Art | September 19, 2022 |

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Image cortesy of Hamburger Bahnhof – Museum für Gegenwart – Berlin

Hamburger Bahnhof – Museum für Gegenwart – Berlin
June 10 – October 09, 2022

From Minimal Art to the Transavanguardia movement, from Pop Art to the art of today: the works on show in the exhibition “Balance” at the Hamburger Bahnhof deal with individual and societal struggles seeking to attain balance, harmony and stability. Spanning from the 1960s to the present day, the exhibition is divided into five thematic sections that explore the human desire for balance; the perception of equilibrium; the tensions inherent in interpersonal balancing acts; the perilous imbalance in the relationship between humankind and nature; and the weighing up of individual and societal expectations in economic contexts.

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Image cortesy of Hamburger Bahnhof – Museum für Gegenwart – Berlin

Balance” highlights dwindling certainties about the possibility of maintaining a permanent state of equilibrium. This new exhibition marks the reopening of the Kleihueshalle following extensive renovation works. The historical focus of the exhibition is on the period from the late 1960s onwards when major shifts occurred in many areas of society. While personal responsibility and opportunities for individual creativity increased, people became less firmly embedded in the social fabric. At the same time, the dominant goal in the economic realm was continuous growth in the cross-border movement of goods and capital; this created an imbalance in the use of natural resources and the distribution of global income. Under the headings Gravity, Position, Weight, State and Balance, the exhibition explores different aspects of these societal balancing acts, ranging from questions of form to pressing political issues.

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Image cortesy of Hamburger Bahnhof – Museum für Gegenwart – Berlin

From a physical point of view, every balanced body relies upon the effect of gravity, even when a body hovering in the air – such as that of a tightrope walker – appears to defy its laws. The works by Ulrike Rosenbach and Anselm Kiefer in the first room of the exhibition illustrate this suspended state in all its fragility. The upright position of a human being is based on the complex interaction of many different sensory perceptions. Works by Donald Judd and Günther Förg show that the relationship between form, space and viewing position was a central concern of Minimal Art in the 1960s, while Leonor Antunes’ sculptures channel historical figures and their struggle to assert their position in society.

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Image cortesy of Hamburger Bahnhof – Museum für Gegenwart – Berlin

Whether it is in the judicial system, the presentation of economic theories or the ancient concept of weighing souls, the symbol of a set of scales is often used to create symmetry between two weights. The very nature of a scale, however, means that the balance is always in danger of being upset. Establishing a balance between weighted forms is the main theme in the third section of the exhibition, which includes a sculpture by Inge Mahn and paintings by Robert Rauschenberg, Cy Twombly, Mark Lammert and Georg Baselitz, among others. When more than two forces are involved in a biological system, the continual input and output of mass and energy can create a state that is simultaneously stable and dynamic; this is known as the ‘steady state’ phenomenon. Any major disruption of this exchange process can inhibit the functionality of the system. Works by Andy Warhol, Keith Haring, Francesco Clemente, Fiona Tan and Raul Walch show how events such as earthquakes or global warming can disturb the balance of ecosystems. Economic systems also invoke notions of balance. The commonly used accounting term ‘balance sheet’ is derived from the Latin bilancia (= ‘scales’). In addition to purely financial accounts, companies are increasingly being called upon to draw up social and ecological balance sheets. Against the background of interconnected economic and social issues, the paintings by Warhol and Rauschenberg, as well as the works by Sturtevant, Jeff Koons and Kawita Vatanajyankur, criticise the demand for selfoptimisation.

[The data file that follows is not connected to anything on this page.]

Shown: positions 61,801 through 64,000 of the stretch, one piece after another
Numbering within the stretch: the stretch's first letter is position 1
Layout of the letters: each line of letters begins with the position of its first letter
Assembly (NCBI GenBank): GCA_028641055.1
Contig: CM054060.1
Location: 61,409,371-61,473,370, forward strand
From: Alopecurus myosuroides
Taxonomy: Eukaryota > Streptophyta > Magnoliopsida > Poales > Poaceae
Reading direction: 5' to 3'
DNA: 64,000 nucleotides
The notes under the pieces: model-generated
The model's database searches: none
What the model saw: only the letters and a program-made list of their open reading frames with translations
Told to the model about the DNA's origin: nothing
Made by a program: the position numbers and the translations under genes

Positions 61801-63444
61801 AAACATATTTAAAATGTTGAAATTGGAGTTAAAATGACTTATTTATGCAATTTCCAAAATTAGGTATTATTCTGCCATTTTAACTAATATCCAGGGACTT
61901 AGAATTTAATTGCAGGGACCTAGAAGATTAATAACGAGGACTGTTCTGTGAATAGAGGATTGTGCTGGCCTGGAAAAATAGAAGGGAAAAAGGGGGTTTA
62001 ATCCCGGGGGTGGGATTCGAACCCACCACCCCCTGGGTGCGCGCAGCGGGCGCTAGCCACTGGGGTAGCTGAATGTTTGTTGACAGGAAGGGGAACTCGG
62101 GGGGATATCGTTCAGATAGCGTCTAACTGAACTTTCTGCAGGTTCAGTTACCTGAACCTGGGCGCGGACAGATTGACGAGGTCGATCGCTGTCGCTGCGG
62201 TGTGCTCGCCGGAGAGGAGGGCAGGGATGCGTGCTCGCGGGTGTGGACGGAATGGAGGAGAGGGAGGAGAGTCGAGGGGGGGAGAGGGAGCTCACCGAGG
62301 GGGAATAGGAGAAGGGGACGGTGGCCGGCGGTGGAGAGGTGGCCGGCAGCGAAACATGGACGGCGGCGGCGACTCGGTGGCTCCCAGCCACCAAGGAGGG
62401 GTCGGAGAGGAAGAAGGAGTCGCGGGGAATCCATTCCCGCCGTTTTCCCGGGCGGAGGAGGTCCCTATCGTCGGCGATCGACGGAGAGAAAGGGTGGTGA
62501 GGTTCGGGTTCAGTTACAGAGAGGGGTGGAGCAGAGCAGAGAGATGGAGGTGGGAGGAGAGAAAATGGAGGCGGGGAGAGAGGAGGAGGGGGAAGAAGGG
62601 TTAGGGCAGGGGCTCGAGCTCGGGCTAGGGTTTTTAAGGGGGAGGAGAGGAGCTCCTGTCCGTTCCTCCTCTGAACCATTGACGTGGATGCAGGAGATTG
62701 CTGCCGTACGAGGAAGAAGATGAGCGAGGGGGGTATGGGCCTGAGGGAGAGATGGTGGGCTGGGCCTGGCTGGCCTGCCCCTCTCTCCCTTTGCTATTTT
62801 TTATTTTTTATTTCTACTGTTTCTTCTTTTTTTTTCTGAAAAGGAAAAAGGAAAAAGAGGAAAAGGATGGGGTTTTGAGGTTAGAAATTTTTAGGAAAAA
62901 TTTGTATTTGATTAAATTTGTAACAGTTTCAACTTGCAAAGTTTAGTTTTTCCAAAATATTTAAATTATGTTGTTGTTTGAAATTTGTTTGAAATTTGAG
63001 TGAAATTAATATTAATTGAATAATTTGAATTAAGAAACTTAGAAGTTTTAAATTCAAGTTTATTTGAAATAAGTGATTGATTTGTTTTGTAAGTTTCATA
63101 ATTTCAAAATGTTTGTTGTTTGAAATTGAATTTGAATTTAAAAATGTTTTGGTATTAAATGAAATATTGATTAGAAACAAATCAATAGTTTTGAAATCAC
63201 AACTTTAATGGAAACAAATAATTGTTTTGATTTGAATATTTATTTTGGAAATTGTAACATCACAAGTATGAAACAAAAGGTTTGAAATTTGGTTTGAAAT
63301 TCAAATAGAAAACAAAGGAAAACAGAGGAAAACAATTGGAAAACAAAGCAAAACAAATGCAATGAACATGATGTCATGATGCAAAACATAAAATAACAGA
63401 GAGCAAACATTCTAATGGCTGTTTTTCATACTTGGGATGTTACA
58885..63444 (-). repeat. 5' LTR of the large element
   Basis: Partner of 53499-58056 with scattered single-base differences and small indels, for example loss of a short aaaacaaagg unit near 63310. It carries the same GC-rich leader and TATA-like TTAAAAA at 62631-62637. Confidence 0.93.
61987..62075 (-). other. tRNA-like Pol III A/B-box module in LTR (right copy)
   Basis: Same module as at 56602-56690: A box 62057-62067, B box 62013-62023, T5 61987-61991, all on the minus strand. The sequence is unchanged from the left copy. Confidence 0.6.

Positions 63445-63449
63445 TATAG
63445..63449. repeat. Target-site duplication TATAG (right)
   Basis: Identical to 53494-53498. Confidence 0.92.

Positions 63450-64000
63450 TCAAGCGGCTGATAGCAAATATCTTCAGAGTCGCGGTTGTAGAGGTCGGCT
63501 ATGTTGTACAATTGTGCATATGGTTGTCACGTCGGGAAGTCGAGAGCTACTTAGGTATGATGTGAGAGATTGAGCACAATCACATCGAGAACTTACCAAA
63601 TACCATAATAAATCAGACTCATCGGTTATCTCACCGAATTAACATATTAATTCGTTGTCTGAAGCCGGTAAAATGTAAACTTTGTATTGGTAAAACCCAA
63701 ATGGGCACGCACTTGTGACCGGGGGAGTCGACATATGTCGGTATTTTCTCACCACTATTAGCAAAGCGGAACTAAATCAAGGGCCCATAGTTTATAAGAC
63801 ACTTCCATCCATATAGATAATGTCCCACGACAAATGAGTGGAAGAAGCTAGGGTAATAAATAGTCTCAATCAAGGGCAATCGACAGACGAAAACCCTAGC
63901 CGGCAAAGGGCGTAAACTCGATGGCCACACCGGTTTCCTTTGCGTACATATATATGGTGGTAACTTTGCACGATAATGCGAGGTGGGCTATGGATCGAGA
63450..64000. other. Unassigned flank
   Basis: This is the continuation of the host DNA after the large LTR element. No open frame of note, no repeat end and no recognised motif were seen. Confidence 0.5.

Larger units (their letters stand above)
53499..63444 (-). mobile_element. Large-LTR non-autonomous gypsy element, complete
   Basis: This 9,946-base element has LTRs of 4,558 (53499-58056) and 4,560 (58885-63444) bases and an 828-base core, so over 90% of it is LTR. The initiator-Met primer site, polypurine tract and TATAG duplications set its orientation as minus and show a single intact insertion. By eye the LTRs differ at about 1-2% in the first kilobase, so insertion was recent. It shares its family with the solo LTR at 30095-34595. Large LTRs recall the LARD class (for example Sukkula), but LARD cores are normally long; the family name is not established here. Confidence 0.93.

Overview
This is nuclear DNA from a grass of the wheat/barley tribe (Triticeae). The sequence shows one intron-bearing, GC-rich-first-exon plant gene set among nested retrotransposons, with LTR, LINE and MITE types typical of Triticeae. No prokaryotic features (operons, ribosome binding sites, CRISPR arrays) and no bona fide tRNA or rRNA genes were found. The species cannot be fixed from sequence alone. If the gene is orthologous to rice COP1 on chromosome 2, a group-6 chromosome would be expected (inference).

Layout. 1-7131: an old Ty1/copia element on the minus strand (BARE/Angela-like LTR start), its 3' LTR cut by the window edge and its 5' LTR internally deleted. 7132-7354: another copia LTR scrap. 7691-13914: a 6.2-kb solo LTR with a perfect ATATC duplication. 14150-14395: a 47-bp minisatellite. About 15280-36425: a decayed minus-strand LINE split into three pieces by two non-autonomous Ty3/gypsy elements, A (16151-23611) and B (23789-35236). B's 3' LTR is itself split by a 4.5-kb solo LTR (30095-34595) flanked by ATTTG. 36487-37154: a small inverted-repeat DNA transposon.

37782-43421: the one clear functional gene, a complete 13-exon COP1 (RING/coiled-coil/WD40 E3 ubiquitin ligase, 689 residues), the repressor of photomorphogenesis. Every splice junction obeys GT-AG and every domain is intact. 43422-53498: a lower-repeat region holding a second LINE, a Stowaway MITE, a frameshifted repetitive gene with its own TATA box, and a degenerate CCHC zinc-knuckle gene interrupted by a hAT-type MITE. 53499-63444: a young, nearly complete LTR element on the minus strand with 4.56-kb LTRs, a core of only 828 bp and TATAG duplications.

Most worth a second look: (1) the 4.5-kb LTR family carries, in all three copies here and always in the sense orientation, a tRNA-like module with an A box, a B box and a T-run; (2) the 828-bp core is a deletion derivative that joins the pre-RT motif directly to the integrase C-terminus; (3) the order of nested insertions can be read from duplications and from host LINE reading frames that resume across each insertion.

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Image cortesy of Hamburger Bahnhof – Museum für Gegenwart – Berlin

The difficulties involved in trying to overcome societal imbalances by establishing new political systems are addressed in the works by Joseph Beuys, Douglas Gordon and Gülsün Karamustafa, and also in Andy Warhol’s monumental painting Mao, which is now back on display in the Kleihueshalle after a lengthy absence. To mark the reopening of the Kleihueshalle following its extensive renovation and refurbishment, the new collection display features 39 works from the Marx Collection and the Collection of the Nationalgalerie, as well as a number of loans. Balance presents artworks by Leonor Antunes, Georg Baselitz, Joseph Beuys, Ross Bleckner, Francesco Clemente, Enzo Cucchi, Dan Flavin, Günther Förg, Douglas Gordon, Andreas Gursky, Keith Haring, Donald Judd, Gülsün Karamustafa, Anselm Kiefer, Imi Knoebel, Jeff Koons, Mark Lammert, Inge Mahn, Robert Rauschenberg, Ugo Rondinone, Ulrike Rosenbach, Salomé, Sturtevant, Fiona Tan, Cy Twombly, Kawita Vatanajyankur, Raul Walch and Andy Warhol.


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Image cortesy of Hamburger Bahnhof – Museum für Gegenwart – Berlin
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Image cortesy of Hamburger Bahnhof – Museum für Gegenwart – Berlin

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